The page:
Cider mill

Cider mill
Faîs'sie d'Cidre 2008
Cider pressing Jersey Faîs'sie d'Cidre
Apple Press Monument (a relic of the Mid-Winter Fair, 1894, still in the same spot), Music Concourse, Golden Gate Park, San Francisco, California, USA
Apple pressings
Faîs'sie d'Cidre 2008 preinseu
Faîs'sie d'Cidre 2009
Tou d'preinseu
Abbaye de Cerisy-la-Forêt Août
Rue d'Driéthe Ruette Hadgais Saint Hélyi Jèrri
Apple crusher in St Ouen
Apple juicing machinery
Hammer mill apple shredder
Beaudéduit : restes d'un ancien broyeur à pommes à cidre, en cours de réinstallation à coté de l'église
Sheet cover music
Tou d'preinseu au Ho Saint Cliément Jèrri
A granite apple crusher for cider at Morel Farm, St. lawrence, Jersey, a National trust for Jersey property
Perry's Cider Mill, Dowlish Wake (2006)

A Cider mill refers to the location, structure, or machinery used to crushed apples into apple juice for use in making apple cider, applejack, hard cider, apple wine, pectin and other products derived from apples. The mills used to manufacture the juice products, ferment them, store them and ship them, are usually located near apple orchards. Historically, the types of structure and machinery have varied greatly—including horse powered, water driven, and machine operated mills. The presses can be fixed or portable.


Types of operation

Some mills allow custom pressing of a farmer's apples. In this way, apple varieties can be blended to make a cider of mixed juice types, for instance, a combination of sweet and aromatic juices. Various types of apple are recommended for cidering. (page 103) Alcoholic cider can also be produced and is known as hard cider or applejack.[1] Cider is stored and fermented in wooden barrels, carboys, and glass jugs.(page 165)

New England cider mills

In 19th Century New England, apple farmers paid a mill owner a fee to crush apples into juice. A typical cider mill would look like many other small barns and sheds, with a set of large doors in the center of the longer side. Most cider mills were 20-30' long by 20-25' in width.[2]

The equipment in a cider mill consisted of the nut mill or crusher, and the press. The working parts of the nut mill were two wood cylinders (the nuts), one with teeth and the other with corresponding slots. The nuts were set vertically into a frame with feed and collecting troughs. One nut had a large drive shaft, extending above the frame, which was attached to a sweep eight to eleven feet long. A horse, harnessed to the long sweep, would turn the cylinders which meshed together and ground the apples to a pulp. This pulp, or pumace, was usually left in the trough over night to mellow before being transferred to the press, at the opposite side of the building. The crushed apples were piled in layers with straw in between on the base of the press. This pile, called a cheese, would then be squeezed by the pressure created by lowering screws with levers, and the filtered juice would flow into barrels.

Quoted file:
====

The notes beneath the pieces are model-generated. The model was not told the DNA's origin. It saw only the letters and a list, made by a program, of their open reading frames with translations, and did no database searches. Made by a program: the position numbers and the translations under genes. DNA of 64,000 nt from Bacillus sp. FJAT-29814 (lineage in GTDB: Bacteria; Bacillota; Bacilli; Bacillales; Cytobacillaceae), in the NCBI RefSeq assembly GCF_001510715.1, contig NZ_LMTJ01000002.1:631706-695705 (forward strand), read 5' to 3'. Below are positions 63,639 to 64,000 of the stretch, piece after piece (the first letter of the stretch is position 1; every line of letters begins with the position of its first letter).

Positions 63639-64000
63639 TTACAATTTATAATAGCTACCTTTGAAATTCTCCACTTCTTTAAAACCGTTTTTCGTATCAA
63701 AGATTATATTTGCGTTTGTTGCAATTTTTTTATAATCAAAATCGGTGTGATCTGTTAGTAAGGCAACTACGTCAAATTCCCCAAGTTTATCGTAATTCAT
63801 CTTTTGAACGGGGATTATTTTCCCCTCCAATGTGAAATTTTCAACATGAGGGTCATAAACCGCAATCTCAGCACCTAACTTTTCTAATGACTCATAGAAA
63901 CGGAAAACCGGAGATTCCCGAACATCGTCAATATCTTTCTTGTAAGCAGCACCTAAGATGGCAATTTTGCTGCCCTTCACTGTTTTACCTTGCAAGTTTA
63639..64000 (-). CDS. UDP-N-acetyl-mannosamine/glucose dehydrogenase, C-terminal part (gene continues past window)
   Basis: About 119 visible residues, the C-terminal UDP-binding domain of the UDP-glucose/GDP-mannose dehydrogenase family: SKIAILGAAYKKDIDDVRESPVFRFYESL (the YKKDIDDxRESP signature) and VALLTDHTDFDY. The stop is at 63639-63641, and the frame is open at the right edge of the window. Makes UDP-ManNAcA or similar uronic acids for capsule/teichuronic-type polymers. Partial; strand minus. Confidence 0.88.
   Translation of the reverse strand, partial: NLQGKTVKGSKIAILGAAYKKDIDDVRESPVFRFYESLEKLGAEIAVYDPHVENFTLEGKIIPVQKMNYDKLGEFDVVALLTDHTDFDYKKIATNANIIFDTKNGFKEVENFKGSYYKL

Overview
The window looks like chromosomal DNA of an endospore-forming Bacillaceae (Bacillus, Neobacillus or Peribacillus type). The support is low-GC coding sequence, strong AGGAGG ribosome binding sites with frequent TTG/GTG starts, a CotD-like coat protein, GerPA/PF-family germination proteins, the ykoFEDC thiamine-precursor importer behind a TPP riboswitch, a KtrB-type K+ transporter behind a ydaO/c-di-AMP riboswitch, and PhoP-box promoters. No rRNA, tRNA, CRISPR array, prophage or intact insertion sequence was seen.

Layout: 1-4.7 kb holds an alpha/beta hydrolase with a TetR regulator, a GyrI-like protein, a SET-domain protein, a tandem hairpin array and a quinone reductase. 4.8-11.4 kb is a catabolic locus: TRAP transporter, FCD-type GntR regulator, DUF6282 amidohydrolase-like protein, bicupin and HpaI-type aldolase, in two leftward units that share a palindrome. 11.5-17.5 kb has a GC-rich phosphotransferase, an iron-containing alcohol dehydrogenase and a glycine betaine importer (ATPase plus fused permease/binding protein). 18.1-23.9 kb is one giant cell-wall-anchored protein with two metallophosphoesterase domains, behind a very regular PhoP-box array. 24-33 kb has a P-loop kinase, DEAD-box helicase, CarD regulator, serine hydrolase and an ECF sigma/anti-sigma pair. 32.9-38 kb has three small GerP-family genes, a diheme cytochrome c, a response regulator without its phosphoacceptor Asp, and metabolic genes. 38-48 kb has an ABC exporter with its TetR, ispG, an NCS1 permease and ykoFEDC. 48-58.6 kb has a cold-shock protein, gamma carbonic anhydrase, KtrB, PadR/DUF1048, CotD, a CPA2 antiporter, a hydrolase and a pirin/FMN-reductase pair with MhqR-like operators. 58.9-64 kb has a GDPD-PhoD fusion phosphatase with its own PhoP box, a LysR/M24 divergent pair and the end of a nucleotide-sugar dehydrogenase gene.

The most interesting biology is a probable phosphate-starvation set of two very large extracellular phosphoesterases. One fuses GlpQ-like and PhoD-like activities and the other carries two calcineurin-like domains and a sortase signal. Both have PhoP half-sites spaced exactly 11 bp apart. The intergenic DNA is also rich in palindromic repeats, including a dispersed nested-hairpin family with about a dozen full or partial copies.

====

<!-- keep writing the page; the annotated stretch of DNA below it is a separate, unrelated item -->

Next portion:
Nathaniel Hawthorne described New England cider mills as operated by a "circumgyratory horse." At Old Sturbridge Village in Massachusetts, 19th Century cider mill equipment is still used to make cider.

Legal issues

Cider mills have been subject to legal proceedings over whether they were "fixed to freeholds"[3] and other cases addressing legal designation as to what kind property a cider mill is.[4]


  1. ^ Annie Proulx, Lew Nichols Cider: making, using & enjoying sweet & hard cider
  2. ^ Includes illustrations of old cider mills.
  3. ^ [1]
  4. ^ [2]

Further reading

  • Benjamin Albert Botkin [3] A treasury of New England folklore: stories, ballads, and traditions of the Yankee people Crown Publishers, 1947 934 pages

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